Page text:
We all want what is best for our pets, and a frequent question is “What is the best food for cats?” Although there is no one answer, since every cat is different with a different set of issues, the one reality for all cats is that they should be fed a species-appropriate diet. And one way to do that is by feeding canned food vs dry food to your cat.
Cats need about 70% moisture in their diets, and historically have gotten the necessary moisture from their prey. While commercial canned food contains between 70-80% moisture, dry food contains only about 10%. Your cat likely isn’t getting the moisture they need if fed a dry diet, as cats are notoriously bad drinkers. They don’t have “thirst-drive” and their tongues don’t work as efficiently as a dog’s tongue. It would take a lot of drinking for them to get the approximately 1 ounce of water per pound of body weight they require.
Consequently, feeding a cat exclusively a dry food diet becomes a problem, as the lack of moisture can create chronic mild dehydration, which can cause urinary issues, crystals, and lead to organ stress – in particular, stress on the kidneys.
Many people feed their cat a dry diet because there is a common misconception that cats need dry food to clean their teeth. However, dry food does not clean a cat’s teeth, as there is no shearing action from the food, and in fact the carbs in dry food can promote plaque and tartar. The best way to keep your cat’s teeth clean is to brush them daily (yes, it’s possible!).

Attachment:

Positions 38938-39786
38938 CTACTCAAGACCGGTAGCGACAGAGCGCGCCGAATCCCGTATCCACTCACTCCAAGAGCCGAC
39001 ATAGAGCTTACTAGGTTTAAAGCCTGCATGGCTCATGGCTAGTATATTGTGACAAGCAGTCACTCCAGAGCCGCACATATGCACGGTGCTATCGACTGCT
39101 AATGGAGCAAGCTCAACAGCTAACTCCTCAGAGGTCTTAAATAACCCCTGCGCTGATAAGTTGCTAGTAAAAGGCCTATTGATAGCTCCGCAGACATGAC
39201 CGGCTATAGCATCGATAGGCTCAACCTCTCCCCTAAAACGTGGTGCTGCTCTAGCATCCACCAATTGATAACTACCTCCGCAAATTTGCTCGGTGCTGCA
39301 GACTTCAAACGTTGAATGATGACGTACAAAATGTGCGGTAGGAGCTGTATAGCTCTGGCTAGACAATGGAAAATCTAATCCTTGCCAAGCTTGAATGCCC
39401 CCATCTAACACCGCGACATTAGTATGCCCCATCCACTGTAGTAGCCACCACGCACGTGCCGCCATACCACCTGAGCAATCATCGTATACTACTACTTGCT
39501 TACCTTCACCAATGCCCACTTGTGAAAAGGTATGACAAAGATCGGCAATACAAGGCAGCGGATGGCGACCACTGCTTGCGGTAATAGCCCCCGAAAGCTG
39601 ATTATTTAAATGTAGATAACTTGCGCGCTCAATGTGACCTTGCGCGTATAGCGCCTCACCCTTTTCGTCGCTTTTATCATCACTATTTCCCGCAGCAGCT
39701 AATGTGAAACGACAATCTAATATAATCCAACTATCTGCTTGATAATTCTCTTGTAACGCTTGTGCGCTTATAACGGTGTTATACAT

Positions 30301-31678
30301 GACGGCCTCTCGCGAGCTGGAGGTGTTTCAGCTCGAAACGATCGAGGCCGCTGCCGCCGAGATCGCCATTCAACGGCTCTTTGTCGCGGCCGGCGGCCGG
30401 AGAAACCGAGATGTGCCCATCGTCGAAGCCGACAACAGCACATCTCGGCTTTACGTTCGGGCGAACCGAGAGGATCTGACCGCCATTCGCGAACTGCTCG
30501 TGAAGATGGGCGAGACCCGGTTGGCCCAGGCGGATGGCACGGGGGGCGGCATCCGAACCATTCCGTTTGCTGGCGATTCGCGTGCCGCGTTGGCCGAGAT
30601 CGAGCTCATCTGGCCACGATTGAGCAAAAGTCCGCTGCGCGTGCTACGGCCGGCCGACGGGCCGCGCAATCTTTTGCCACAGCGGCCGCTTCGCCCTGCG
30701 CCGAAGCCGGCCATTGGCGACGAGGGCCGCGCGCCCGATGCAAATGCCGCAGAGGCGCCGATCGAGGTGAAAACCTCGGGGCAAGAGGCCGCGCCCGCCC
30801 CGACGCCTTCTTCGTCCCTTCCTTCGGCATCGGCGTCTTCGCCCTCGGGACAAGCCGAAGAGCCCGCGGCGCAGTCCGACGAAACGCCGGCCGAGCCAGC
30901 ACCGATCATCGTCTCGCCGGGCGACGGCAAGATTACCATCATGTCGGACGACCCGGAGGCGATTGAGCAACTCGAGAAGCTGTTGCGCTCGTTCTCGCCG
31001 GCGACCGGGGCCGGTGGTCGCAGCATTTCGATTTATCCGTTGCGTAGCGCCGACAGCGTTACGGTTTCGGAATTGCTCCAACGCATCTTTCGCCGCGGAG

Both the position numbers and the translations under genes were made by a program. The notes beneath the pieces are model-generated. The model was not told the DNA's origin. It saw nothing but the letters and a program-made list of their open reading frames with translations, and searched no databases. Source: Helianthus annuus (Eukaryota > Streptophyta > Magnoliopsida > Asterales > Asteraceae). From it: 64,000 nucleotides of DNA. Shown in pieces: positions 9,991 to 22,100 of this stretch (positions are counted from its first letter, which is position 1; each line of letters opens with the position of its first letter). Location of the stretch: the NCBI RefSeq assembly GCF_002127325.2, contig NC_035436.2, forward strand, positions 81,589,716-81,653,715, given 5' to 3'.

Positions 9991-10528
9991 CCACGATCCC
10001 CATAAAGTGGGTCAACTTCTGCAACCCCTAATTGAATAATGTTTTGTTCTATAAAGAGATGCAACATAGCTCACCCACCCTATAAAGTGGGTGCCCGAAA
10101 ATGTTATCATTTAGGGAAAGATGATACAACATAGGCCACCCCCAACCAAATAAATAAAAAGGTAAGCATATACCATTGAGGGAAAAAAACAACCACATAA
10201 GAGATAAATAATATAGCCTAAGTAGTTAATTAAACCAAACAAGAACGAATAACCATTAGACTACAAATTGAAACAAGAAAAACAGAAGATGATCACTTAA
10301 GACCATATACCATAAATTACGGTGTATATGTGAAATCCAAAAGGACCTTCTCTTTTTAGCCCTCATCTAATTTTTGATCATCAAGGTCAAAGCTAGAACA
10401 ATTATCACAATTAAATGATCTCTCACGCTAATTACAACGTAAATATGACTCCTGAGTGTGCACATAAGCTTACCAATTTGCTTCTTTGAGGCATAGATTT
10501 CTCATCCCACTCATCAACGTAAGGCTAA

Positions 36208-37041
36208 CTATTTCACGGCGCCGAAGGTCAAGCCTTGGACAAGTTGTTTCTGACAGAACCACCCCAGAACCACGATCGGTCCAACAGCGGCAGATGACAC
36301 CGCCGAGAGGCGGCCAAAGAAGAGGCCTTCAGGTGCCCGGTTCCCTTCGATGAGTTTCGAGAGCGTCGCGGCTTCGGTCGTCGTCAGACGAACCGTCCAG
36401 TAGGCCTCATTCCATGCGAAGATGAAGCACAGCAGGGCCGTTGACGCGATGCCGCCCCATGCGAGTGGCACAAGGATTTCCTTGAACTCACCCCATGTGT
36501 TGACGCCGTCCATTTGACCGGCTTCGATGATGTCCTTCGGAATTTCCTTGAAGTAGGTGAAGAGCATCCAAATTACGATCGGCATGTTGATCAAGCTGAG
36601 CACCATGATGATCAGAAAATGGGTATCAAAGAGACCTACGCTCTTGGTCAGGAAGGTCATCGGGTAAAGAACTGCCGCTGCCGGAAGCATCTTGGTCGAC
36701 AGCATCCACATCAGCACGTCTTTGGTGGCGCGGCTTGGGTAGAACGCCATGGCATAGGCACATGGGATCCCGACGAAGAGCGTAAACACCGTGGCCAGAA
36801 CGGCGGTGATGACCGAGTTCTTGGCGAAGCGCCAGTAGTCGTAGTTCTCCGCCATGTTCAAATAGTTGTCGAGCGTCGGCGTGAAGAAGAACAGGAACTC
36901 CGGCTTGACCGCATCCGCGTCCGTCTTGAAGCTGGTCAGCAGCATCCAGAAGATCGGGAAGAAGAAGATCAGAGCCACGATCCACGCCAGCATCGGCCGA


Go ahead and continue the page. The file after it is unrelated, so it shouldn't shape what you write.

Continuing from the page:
What do you do if you are feeding your cat exclusively dry food now? Think about mixing in some canned food – slowly – and perhaps transitioning to a 100% canned diet. Feeding canned food will be more expensive than feeding dry food, but it is healthier for your cat, which may save you future vet bills down the road. Pets Go Natural offers some good-quality budget-friendly cat food options that you can explore.
What to look for in canned cat food? The best canned foods – for healthy cats – are high protein, high moisture and limited in starch (grains and carbs) – mainly corn, wheat, rice, and soy. Look for whole, named foods, and be on the lookout for undesirable ingredients – namely carrageenan, which has been linked to cancer, and propylene glycol, which is a 2nd cousin to antifreeze.
For healthy, natural wet cat foods you can feel confident feeding your pet, check out our full selection of wet cat foods.